Mary’s house and family suffered no serious damage. Generally, she and her family haven’t been seriously affected by these natural disasters. But Mary worries for the future, especially given the rising incidence of natural disasters and looming effects of climate change. “I can imagine a future where there’s a worse hurricane,” she says. “Me and my brother talk about how Florida will be underwater in like fifty years, and so we just live with natural disasters being imminent at any point in Florida.” 

The staff at the Kelly Writers House, where she works, reached out to her. She also, like all Penn students, received the Penn administration’s email expressing their “deepest sympathies” for those affected by Irma.

Like hurricanes in Florida and Puerto Rico, California fires are “an expectation,” according to Thousand Oaks native Vasant Iyer, a second year PhD student in Engineering. However, on Nov. 7, 2018, a devastating wildfire, known as the Woolsey Fire, caught fire for weeks. Vasant says that of the fires he’s experienced, “none have ever been this close.” While his home and family were safe, hiking trails and a camp he used to go to with his orchestra were burned down. “[I] was just following that on the news, looking at the maps of where the fire is spreading, and thinking about, ‘Oh, what’s not gonna be there when I go home?’” 

“No one is not affected by that,” he says of the fire, which burned 97,000 acres and can be seen from space. “There’s so much smoke from the fire that the sun is obscured, and it looks blood red, and there’s ash is [sic] raining down.”


Photo: Ethan Wu Vasant Iyer


For Vasant, having some labmates and friends that knew he was going through something difficult was helpful. “People were aware that it was something I was going through, and that recognition from my classmates and friends was good enough for me,” Vasant says, though he adds he might have wanted more support from Penn had he or his family been directly affected by the fire.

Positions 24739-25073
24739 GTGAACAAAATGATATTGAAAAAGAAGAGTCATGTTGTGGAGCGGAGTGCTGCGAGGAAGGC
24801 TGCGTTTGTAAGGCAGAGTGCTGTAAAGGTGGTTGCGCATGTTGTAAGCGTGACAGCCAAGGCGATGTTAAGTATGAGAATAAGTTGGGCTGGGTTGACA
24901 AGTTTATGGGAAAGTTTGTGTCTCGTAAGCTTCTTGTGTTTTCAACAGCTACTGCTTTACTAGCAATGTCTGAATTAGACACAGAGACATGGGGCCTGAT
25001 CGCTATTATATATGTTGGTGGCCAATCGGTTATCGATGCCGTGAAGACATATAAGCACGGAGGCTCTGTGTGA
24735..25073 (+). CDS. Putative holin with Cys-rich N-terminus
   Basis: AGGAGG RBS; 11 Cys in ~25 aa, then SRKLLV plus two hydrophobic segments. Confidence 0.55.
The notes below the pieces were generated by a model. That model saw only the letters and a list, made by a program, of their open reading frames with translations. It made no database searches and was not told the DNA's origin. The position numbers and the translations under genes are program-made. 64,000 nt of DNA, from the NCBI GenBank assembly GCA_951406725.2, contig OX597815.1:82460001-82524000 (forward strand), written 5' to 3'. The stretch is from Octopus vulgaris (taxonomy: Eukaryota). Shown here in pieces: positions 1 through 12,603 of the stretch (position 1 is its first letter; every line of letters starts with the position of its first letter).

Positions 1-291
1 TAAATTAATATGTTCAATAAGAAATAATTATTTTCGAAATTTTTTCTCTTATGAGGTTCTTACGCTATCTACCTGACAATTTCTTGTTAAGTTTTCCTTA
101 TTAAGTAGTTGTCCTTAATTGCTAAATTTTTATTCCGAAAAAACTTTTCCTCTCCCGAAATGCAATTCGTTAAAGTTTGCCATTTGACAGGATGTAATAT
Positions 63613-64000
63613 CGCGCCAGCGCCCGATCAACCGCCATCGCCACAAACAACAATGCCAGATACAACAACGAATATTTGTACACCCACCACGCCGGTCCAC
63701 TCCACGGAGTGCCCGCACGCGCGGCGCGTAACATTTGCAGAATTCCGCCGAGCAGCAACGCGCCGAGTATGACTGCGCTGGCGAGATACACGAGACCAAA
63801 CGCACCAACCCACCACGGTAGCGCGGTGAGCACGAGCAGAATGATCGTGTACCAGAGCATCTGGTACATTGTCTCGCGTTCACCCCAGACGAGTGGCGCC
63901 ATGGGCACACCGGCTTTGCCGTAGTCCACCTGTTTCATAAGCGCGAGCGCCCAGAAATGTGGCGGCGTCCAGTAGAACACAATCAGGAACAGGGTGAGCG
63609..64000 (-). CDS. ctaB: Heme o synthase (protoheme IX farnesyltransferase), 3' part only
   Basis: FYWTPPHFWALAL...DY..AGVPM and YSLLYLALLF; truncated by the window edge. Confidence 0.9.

According to Penn Today, following Hurricane Irma, Student Intervention Services and the Registrar’s Office worked together to identify affected students and “notified each school to initiate student outreach.” Student Intervention Services redirected a request for comment to VPUL. 

In an emailed statement, Monica Yant Kinney, the chief of staff and chief communications officer in VPUL, wrote that “generally, in the event of a major natural disaster, Penn staff quickly try to identify students from that state or country. … The student’s school—an academic advisor—does the initial outreach out to students from an area affected by a natural disaster.” 

She acknowledged that locating students was “an imperfect science,” and students may not be contacted for a variety of reasons. For instance, if their permanent home address in the university system did not reflect where the student spent their formative years, or they lived with one parent and the other parent was affected, they may be missed. VPUL reiterated that Penn encourages students to share the news with academic advisors or staff as soon as possible. 

Meeta Kumar, deputy executive director of CAPS, echoes the sentiment. “We work very closely with the university’s central resources when any student or any community is impacted by any sudden, stressful, traumatic events in their life … CAPS is part of the first responder team,” she says.

Kumar added that CAPS takes on an active role beyond providing psychotherapy in cases where students need help navigating Penn. “If students are being identified, we will do proactive outreach, as well as just accommodate student needs in a variety of different ways. And we also take on an advocacy role to assisting students, [whether] they need academic support, [or] any other kind of travel or funding assistance.”

As in Emmanuel’s case, students’ financial situations are often impacted by natural disasters, which causes an additional mental health burden. There is a well–documented cyclical relationship between mental health and poverty, with wide-ranging effects, from impaired cognitive abilities to affecting brain development for youth living in poverty.